How to make a downloaded ISO bootable on Mac OS


This article explains how to make a downloaded ISO file bootable on Mac OS. The test was was an Mac Mini M2 but in theory this should work across all Macs and all versions.


Download the ISO

Download the ISO to a temporary location on your hard drive. For example, if you want to make a Proxmox bootable USB disk, you might download the latest ISO from here:

Start Terminal:

mkdir ~/Desktop/iso
cd ~/Desktop/iso

Convert the ISO

Convert the downloaded ISO file to an .dmg file.

hdiutil convert -format UDRW -o proxmox proxmox-ve_8.2-1.iso
Elapsed Time: 5.270s

Next put the USB disk into the Mac’s USB port.

Figure out the USB disk number

The best way to figure out the disk number is to carefully observe the disk size written on the USB disk. If your disk is 8 GB the output won’t display exactly 8GB, for example, it might display 7.8 GB. Also look for asterisks. If you’re still unsure, put the disk in, run the utility. Take the disk out again, and run the utility again. You’ll see something is now missing.

This disk number is important because it will be used throughout the rest of this tutorial.

diskutil list
/dev/disk7 (external, physical):
0: GUID_partition_scheme *7.8 GB disk7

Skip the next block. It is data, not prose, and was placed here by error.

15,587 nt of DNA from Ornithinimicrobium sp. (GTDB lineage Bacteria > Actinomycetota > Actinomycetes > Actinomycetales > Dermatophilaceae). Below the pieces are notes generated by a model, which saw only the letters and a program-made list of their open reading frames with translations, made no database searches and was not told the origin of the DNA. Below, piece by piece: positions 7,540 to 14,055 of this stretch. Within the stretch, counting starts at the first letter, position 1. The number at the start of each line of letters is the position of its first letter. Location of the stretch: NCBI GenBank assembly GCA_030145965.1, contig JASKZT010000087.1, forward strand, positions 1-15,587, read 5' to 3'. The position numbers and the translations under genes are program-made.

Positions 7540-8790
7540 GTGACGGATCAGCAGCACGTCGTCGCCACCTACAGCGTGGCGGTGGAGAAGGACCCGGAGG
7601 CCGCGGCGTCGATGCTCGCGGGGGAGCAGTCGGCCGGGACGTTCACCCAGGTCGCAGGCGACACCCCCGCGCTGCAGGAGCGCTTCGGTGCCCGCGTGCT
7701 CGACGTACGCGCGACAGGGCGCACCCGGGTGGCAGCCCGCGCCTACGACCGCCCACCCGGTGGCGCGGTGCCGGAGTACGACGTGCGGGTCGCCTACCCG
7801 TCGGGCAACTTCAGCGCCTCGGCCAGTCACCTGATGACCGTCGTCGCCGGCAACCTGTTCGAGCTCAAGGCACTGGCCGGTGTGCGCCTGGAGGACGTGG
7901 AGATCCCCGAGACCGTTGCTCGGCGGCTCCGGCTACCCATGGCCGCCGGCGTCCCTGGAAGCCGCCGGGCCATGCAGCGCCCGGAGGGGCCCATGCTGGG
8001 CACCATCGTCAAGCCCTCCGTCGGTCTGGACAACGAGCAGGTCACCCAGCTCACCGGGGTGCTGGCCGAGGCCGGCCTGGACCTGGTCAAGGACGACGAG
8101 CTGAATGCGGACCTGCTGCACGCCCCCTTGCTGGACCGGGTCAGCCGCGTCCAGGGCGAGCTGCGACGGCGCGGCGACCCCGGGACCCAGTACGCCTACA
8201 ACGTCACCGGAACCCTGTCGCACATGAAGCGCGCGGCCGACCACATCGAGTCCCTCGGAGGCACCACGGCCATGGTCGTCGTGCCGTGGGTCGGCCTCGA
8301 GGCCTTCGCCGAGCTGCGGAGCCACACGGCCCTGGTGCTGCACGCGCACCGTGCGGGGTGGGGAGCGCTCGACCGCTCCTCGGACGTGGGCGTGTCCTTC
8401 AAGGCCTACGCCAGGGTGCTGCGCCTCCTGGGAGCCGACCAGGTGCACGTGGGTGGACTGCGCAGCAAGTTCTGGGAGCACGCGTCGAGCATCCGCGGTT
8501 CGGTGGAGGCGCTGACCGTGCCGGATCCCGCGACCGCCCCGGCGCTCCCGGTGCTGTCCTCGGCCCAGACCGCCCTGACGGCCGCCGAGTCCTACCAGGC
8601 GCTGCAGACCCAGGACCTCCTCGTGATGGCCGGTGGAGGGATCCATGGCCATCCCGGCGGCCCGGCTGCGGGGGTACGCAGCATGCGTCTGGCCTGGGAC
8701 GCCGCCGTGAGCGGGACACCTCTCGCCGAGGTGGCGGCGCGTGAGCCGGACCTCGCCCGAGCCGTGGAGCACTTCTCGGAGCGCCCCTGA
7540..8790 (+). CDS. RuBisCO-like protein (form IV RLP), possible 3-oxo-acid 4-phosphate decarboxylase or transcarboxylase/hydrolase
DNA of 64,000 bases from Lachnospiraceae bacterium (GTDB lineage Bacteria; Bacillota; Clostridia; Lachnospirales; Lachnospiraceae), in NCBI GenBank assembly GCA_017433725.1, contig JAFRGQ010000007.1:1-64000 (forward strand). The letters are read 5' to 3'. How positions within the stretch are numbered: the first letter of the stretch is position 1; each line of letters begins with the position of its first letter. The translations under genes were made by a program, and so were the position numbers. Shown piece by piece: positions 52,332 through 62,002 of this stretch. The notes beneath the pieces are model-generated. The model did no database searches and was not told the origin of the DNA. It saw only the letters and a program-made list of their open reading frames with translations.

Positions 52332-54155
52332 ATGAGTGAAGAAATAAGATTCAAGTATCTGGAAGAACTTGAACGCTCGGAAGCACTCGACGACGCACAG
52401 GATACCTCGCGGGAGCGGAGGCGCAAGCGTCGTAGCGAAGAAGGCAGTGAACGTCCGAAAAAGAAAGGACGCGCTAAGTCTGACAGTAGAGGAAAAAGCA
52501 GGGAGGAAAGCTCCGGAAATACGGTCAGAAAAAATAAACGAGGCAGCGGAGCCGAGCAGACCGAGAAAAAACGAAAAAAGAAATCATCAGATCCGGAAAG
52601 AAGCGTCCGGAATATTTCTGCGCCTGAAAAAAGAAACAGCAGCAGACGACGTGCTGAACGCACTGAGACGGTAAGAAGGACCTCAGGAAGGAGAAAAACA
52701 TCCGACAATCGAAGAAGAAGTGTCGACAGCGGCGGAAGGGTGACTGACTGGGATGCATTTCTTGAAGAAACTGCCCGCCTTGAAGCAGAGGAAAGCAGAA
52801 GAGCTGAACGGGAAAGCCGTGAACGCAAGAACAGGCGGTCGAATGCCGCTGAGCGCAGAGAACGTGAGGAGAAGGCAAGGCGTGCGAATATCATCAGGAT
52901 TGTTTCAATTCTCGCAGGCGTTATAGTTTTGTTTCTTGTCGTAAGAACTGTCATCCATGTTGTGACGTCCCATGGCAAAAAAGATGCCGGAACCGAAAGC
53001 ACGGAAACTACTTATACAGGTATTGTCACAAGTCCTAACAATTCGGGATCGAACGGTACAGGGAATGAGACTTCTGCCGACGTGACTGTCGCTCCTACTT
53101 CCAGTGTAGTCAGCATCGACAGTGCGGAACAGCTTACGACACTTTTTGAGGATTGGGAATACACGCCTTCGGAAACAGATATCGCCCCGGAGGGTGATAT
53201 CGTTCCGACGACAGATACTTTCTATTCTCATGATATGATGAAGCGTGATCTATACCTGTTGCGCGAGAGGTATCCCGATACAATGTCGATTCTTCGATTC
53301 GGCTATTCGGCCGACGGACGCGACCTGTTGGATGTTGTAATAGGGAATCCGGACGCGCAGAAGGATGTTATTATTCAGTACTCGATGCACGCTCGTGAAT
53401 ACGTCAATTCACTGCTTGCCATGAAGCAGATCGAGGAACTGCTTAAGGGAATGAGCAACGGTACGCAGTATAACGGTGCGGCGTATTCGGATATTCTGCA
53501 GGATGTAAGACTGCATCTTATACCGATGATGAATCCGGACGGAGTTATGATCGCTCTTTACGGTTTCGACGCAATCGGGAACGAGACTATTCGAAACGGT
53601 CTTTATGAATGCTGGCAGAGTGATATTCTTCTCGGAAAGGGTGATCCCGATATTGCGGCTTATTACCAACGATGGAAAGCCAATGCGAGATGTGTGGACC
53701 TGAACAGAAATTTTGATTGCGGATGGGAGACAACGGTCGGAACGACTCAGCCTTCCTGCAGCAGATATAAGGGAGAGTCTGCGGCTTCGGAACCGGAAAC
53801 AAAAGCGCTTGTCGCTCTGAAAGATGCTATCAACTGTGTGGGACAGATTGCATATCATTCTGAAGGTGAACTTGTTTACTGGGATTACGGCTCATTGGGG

On my system, disk7 was the USB disk which I only knew because I could compare the sizes with what I already knew was there. The disk name is important because it’s used in the next step.

Unmount the disk:

diskutil unmountDisk /dev/disk7
Unmount of all volumes on disk7 was successful

Use dd as sudo to make an input file and output file of block size 1m. Please note this could take a while, for example, for example on the Mac Mini M2 50 seconds for 1 gigabyte, and up to 4 minutes for 1.6 gigabytes.

Note: The output file (of) below rdisk7. The 7 is important because it’s the disk number you obtained earlier.

sudo dd if=proxmox.dmg of=/dev/rdisk7 bs=1m
1395881984 bytes transferred in 213.717118 secs (6531447 bytes/sec)

In the above procedure, if you get the disk number wrong, you might end up with something like this:

dd: /dev/rdiskX: Operation not permitted

Eject the disk

diskutil eject /dev/disk7

The job is done.


Struggling to format your USB disk?

“Couldn’t modify partition map.” or “Couldn’t modify partition map. : (-69874)”

Do this in a terminal:

diskutil list

Identify the disk. If you’re still unsure, pull disk disk out, and see what changed.


diskutil eraseDisk FAT32 USB /dev/disk7



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